"Good Morning America" weekend anchor Kate Snow on Friday filed a report on Elizabeth Edwards' new book about her husband's infidelity. The ABC journalist ignored the media's role in creating a "myth" about the marriage between Elizabeth and John Edwards, the former senator. Snow noted that Mrs. Edwards knew of her husband's affair prior to his 2008 Democratic presidential campaign and discouraged him from running. She explained, "Last fall in a rare interview, Elizabeth Edwards told the Detroit Free Press the idea the Edwards were a perfect couple was a myth."
However, in 2007, as the Democratic primary race began to heat up, GMA hosts were only two happy to tout the happy marriage of the Edwards. On August 9, reporter David Muir cooed, "...We have the very first photos of a very personal backyard ceremony for John Edwards and his wife." He then proceeded to show pictures of the couple renewing their wedding vows. Muir was wowed by "an incredibly personal photograph" that somehow ended up in People magazine. On July 31, 2007, only nine days earlier, co-hosts Robin Roberts and Diane Sawyer featured pictures of the two as they celebrated their wedding anniversary at Wendy's. (The above photo is from the visit to the fast food restaurant.)
None of these GMA-hyped stories or images, which obviously perpetuated the "myth" that Elizabeth Edwards referred to, made it into the May 1 story. (The picture at right is from the July 2007 segment) Wouldn't it be healthy to have some self examination from journalists as to their own role in promoting these types of campaign stunts?
A transcript of the May 1 segment, which aired at 7:32am, follows:
CHRIS CUOMO: But first this morning, throughout the 2008 political campaign, Elizabeth Edwards, the wife of then-Senator John Edwards, was keeping a secret. A secret voters would learn more than a year later and that was that her husband had an affair. Now, Elizabeth Edwards is sharing new details about that painful episode and making some surprising statements about her husband's run for the White House. Kate Snow is here, has the story for us.
ABC GRAPHIC: Elizabeth Edwards Opens Up: What She Knew About Husband's Affair
KATE SNOW: Chris, In her new memoir, it's called "Resilience," Elizabeth Edwards lashes out at the woman with whom her husband had that affair. She calls Rielle Hunter's life pathetic. But she also says her husband, the senator, should never have run for president. Aside from a hearing on health care, Elizabeth Edwards has barely been seen in public since last summer. But, she's about to be about the center of a publicity storm. In her new book, according to the New York Daily News, she spills all about the moment she learned of her husband's affair. "I cried and screamed. I went to the bathroom and threw-up." Mrs. Edwards suggests, according to he Daily News, that Rielle Hunter, whose daughter recently turned one-year-old, seduced John Edwards with the pickup line, "You're so hot."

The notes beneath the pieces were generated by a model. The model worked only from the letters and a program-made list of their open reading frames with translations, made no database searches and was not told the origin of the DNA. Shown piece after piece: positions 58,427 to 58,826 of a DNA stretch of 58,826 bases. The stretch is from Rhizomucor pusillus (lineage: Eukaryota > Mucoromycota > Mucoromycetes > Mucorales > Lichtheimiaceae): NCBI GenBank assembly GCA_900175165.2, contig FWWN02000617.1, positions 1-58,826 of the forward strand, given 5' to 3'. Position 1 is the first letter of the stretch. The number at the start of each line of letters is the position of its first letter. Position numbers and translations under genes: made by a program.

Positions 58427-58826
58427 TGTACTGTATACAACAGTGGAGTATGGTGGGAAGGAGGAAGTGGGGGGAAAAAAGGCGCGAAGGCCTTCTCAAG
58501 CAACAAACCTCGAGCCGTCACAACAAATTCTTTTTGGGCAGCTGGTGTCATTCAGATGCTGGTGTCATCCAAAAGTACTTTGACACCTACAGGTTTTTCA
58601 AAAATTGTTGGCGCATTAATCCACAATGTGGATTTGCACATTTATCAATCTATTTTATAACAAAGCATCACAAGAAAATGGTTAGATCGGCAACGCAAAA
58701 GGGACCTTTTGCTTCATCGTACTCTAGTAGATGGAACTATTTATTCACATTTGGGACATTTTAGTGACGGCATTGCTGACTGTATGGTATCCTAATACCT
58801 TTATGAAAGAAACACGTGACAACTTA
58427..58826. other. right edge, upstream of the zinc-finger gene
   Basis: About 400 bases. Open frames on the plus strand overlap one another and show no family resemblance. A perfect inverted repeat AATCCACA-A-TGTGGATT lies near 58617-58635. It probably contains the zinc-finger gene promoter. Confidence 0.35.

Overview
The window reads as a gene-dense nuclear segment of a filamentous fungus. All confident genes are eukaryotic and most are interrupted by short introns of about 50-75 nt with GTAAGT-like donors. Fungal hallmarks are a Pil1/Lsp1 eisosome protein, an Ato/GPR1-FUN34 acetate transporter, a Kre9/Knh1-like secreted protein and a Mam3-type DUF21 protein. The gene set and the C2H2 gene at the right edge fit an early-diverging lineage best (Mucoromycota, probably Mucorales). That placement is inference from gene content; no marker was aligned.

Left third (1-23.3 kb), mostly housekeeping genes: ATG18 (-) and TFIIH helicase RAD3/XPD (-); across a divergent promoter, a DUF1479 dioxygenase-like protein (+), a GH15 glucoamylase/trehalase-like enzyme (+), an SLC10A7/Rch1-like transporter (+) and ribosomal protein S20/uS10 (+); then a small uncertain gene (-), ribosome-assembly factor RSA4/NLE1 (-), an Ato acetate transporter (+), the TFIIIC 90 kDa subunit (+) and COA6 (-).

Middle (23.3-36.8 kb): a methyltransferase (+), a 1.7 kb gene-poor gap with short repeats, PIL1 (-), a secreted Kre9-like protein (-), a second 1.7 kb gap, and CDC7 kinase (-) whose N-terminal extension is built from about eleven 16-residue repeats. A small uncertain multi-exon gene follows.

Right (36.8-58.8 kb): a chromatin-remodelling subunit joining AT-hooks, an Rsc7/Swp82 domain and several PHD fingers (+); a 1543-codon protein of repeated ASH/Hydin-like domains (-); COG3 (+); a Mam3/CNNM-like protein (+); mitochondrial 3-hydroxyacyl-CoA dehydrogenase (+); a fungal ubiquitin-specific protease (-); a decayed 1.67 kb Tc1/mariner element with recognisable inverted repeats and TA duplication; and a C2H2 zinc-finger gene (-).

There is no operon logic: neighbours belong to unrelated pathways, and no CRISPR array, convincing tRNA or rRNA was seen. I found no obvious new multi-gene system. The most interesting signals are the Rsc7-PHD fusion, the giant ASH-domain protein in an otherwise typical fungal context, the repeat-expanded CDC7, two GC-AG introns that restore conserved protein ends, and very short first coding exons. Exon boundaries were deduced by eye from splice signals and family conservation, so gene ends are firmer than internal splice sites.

JOHN EDWARDS: It was a huge judgment- mistake in judgment. But, yeah. I didn't think anyone would ever know about it. I didn't.
SNOW John Edwards first publicly admitted the affair last summer in an interview with ABC's Bob Woodruff. At that time, he described coming clean to his wife in 2006.
EDWARDS: And it was painful for her. Hard and painful for her But she responded exactly like the kind of woman she is. I mean, she forgave me. And we went to work on it.
SNOW: Mrs. Edwards' account is a little messier. She says in the book, when her husband admitted the adultery, he, quote, "left most of the truth out." And said it was a one-time fling. Still, even when she knew the full truth, Mrs. Edwards threw herself behind her husband's campaign. When her cancer returned in March 2007, Elizabeth was the one urging the senator to continue running.
ELIZABETH EDWARDS: One of the reasons it's important from my perspective, to move forward with this, is that I'm immensely proud of John's campaign.
SNOW: But now Elizabeth Edwards writes, according to the Daily News, that she had wanted her husband to quit the race for a different reason. Because she was afraid the affair would raise destructive questions for her family. He should not have run, she says in the book. And those would-of, could- have, might have changed everything in the Democratic primary.
MARK PENN (Democratic strategist): If he had dropped out of the race particularly early, I think a lot of voters would have taken a good, fresh look at Hillary Clinton. Remember, that they supported Edwards because they thought he was honest and trustworthy.
SNOW: Last fall, in a rare interview, Elizabeth Edwards told the Detroit Free Press the idea the Edwards were a perfect couple was a myth.
ELIZABETH EDWARDS: There is no perfection out there.
SNOW: But their marriage continues. "I lie in bed, circles under my eyes, my sparse hair sticking in too many directions," Elizabeth Edwards reportedly writes, "and he looks at me as if I am the most beautiful woman he has ever seen. It matters." Elizabeth Edwards, apparently, does not address the issue of who fathered Rielle Hunter's child. John Edwards has said both he and Elizabeth know that he is not the father of that child. Now, because of the leaks, the publisher is now releasing Elizabeth Edwards' memoir "Resilience" earlier than planned. It will be out, we believe it will be out next week. Elizabeth Edwards is due now to appear on Oprah, on her show, next week. And that's actually being advertised on Oprah's website this morning.
CUOMO: "Resilience" is a perfect word, given what she's been through. Kate, thank you very much.